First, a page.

Globally, antimicrobial resistance is a growing public health concern. However, our understanding of the burden and regional patterns of antimicrobial resistance is limited by current methods. Complementary approaches to antimicrobial resistance surveillance are needed. We hypothesize that existing online antimicrobial resistance information can be aggregated for monitoring of regional antimicrobial resistance patterns.
We developed a web-based/mobile platform for aggregating, analyzing, and disseminating regional antimicrobial resistance indices. Antimicrobial resistance indices were reviewed and abstracted, respectively, by experienced curators. Antimicrobial resistance data was captured for 35 pre-specified bacterial species/types and 37 pre-specified common antimicrobials. Relevant variables collected included: year of index isolates, laboratory standards employed, specimen site, hospital site, and hospital/laboratory/surveillance body classification. To validate the antimicrobial resistance data, in the absence of regional comparators, United States and Canadian indices were aggregated and compared to existing national and state estimates. Measures of variability of antimicrobial susceptibility were determined for the United States and Canada to evaluate magnitudes of differences within countries.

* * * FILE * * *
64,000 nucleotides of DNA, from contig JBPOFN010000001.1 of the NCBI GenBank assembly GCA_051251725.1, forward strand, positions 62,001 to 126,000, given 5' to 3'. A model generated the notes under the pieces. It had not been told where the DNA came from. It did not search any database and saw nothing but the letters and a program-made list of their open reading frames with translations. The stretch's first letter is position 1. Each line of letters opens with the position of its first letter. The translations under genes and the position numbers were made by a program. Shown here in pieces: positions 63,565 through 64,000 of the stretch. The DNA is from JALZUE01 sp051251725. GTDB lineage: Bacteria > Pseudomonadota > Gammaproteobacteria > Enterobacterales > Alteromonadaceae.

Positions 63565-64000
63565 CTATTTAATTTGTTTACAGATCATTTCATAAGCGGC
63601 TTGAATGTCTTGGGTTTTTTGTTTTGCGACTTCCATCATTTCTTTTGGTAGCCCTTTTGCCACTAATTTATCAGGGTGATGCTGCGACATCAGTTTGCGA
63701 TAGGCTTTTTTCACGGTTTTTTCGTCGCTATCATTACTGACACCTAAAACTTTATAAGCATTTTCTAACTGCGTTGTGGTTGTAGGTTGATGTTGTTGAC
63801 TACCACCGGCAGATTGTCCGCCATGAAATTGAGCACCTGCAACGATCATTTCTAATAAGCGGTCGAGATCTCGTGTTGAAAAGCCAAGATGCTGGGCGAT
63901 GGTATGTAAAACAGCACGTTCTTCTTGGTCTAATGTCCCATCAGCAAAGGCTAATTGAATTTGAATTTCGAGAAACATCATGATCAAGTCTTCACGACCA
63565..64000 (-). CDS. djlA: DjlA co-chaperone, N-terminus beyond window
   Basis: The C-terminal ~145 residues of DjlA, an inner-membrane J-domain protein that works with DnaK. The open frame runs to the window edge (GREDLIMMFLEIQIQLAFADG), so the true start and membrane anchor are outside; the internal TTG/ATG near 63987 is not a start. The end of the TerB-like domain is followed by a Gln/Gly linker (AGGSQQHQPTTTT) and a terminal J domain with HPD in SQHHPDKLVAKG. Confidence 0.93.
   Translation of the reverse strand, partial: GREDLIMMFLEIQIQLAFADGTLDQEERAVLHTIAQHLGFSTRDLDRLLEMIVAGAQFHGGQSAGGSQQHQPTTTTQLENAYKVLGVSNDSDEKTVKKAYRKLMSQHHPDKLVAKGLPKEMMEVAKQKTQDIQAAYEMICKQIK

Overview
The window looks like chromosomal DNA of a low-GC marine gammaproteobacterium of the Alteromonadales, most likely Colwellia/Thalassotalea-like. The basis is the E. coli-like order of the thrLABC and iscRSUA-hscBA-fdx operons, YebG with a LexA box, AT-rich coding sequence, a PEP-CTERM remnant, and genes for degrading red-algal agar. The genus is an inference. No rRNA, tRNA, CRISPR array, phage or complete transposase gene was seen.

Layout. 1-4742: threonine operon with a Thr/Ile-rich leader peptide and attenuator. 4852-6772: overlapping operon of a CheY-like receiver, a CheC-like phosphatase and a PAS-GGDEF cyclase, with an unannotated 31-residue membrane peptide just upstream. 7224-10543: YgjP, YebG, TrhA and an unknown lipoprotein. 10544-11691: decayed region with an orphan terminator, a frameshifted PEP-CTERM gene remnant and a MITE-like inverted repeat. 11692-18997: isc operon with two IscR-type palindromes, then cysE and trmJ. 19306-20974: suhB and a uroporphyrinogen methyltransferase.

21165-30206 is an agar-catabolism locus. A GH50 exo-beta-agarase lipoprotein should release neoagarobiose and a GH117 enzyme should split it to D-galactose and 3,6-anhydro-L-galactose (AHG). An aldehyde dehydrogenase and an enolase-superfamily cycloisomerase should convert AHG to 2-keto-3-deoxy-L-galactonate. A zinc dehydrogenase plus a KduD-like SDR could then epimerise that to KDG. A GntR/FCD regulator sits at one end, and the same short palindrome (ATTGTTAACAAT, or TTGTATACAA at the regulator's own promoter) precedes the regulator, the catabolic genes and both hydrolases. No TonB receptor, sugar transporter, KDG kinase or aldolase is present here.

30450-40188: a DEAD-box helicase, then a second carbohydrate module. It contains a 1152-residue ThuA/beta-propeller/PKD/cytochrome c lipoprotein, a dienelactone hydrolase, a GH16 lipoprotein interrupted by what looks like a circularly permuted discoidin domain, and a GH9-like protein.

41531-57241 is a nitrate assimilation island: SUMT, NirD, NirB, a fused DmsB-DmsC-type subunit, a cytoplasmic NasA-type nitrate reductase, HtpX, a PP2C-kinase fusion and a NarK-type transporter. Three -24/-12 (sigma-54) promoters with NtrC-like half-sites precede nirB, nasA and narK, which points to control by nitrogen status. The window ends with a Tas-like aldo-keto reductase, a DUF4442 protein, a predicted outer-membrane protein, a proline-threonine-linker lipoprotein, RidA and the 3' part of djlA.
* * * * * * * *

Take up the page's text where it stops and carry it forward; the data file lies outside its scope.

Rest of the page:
Over 850 unique resistance indexes globally were also identified and abstracted, totaling over 5 million isolates, from 340 unique locations. Resistance index coverage spanned 41 countries, 6 continents, 43/50 U.S. States, and 8/10 Canadian provinces. When compared to reported values, aggregated resistance values for the United States and Canada for the years 2013 and 2014 demonstrated agreements ranging from 94-97%. For the United States, state-specific resistance estimates demonstrated an agreement of 92%. Large differences in antimicrobial resistance were seen within countries.
Using existing non-traditional data sources, we have developed a web-based platform for aggregating antimicrobial resistance indices to support monitoring of regional antimicrobial resistance patterns globally. This approach appears to generate comparable estimates to traditional surveillance estimates, and may be a useful approach in under-resourced regions.
J. Andre, None
Y. Ara, None
I. Bogoch, None
N. Daneman, None
A. Wang, None
M. Vavitsas, None
L. Castellani, None
J. Brownstein, None
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